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The view of Labour members seems clear.
Polling for a project on party membership – led by Prof Tim Bale of Queen Mary University – was published at the turn of the year.
It suggested more than 70% of Labour’s members backed a second referendum.
And if it were held, nearly nine out of 10 would vote to remain in the EU.
But this wasn’t a poll of shadow cabinet members.
Nine of Jeremy Corbyn’s top team are very, very sceptical of – or opposed to – another referendum.
And most of these are his political allies.
Public vote, private fears
The man he installed as Labour Party chairman – Ian Lavery – is reported to have offered his resignation twice because he broke the party whip and failed to back a referendum in the recent indicative votes. Twice Mr Corbyn refused to accept it.
From a Leave-supporting area in north east England, Mr Lavery is convinced Labour would pay a high political price if it is seen to be disrespecting the result of the 2016 referendum.
It’s interesting that the elections co-ordinator, Andrew Gwynne, who is not as close to Mr Corbyn, takes a similar view.
So far, a formulation around the question of a second referendum has just about maintained a show of unity from senior figures in public – though this is now fraying.
The form of words deployed is that Labour would support a “public vote” in order to avoid “a hard Tory Brexit” or “no deal”.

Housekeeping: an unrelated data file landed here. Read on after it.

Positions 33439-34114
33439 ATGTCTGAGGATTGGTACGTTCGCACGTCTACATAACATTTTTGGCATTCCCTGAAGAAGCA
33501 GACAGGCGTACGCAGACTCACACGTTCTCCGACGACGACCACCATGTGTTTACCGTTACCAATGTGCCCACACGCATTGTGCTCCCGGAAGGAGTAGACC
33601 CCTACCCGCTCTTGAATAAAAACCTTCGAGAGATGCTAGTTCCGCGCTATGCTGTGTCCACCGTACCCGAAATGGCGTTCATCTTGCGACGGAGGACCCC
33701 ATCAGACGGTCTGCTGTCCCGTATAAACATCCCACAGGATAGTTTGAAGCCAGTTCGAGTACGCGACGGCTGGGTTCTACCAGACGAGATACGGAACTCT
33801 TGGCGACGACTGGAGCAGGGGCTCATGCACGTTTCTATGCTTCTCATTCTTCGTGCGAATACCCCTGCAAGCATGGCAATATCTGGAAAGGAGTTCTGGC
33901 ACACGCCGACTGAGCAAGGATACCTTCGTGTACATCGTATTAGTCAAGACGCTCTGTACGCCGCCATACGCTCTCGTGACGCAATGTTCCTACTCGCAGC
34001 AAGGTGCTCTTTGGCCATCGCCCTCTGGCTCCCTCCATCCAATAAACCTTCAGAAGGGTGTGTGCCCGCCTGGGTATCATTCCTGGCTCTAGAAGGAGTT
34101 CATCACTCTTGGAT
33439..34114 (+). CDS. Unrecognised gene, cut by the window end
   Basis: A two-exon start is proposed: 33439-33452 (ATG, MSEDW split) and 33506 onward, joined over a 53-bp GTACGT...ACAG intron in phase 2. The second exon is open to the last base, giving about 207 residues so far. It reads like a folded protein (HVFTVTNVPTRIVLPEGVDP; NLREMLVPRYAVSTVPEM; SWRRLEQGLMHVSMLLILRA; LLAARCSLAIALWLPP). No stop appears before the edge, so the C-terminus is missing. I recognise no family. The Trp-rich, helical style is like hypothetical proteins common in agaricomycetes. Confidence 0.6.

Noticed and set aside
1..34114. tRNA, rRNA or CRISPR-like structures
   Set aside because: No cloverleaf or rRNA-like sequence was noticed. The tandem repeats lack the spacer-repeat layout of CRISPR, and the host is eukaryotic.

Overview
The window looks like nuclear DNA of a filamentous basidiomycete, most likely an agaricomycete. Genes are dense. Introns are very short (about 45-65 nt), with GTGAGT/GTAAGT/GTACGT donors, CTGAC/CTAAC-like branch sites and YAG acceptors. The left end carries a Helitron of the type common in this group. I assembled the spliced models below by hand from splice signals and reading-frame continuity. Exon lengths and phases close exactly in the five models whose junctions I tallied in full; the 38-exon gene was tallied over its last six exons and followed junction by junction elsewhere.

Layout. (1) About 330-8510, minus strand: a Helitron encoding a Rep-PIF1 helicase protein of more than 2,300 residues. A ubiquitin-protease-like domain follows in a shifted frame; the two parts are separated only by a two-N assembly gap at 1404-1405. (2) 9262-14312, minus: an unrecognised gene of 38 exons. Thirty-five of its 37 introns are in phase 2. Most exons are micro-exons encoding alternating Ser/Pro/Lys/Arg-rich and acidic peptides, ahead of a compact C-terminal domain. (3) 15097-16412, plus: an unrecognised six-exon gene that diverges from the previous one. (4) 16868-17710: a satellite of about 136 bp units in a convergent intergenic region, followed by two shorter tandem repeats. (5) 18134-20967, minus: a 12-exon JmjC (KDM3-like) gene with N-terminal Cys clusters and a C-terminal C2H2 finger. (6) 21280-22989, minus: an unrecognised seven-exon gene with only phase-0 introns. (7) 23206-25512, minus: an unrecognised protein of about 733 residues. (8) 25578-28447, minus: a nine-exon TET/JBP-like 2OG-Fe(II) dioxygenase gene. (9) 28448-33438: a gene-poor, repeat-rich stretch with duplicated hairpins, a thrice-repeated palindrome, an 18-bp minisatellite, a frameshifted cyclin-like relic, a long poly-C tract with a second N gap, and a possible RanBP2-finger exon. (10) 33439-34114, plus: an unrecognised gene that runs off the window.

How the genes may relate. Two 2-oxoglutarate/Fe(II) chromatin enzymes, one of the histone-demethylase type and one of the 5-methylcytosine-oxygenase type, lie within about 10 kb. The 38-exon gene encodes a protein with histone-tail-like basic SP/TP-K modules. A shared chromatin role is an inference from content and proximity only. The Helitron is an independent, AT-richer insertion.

But these caveats now worry supporters of a referendum in the party – including some who sit at Mr Corbyn’s top table.
The fears are fuelled by the current cross-party talks.
Because if Mr Corbyn was to reach a deal with Theresa May which avoids “a hard Tory Brexit”, would the referendum commitment melt away?
Shadow foreign secretary Emily Thornberry was so concerned she wrote to shadow cabinet colleagues last night to argue that ditching a public vote on any deal – including one hammered out with the prime minister – would breach party policy and would require a vote of the whole shadow cabinet.
At last night’s special meeting of shadow ministers, I am told Ms Thornberry’s possible leadership ambitions were aired. (She couldn’t be there for family reasons).
Key figures in Mr Corbyn’s office were furious at her intervention.
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But the party’s deputy leader Tom Watson –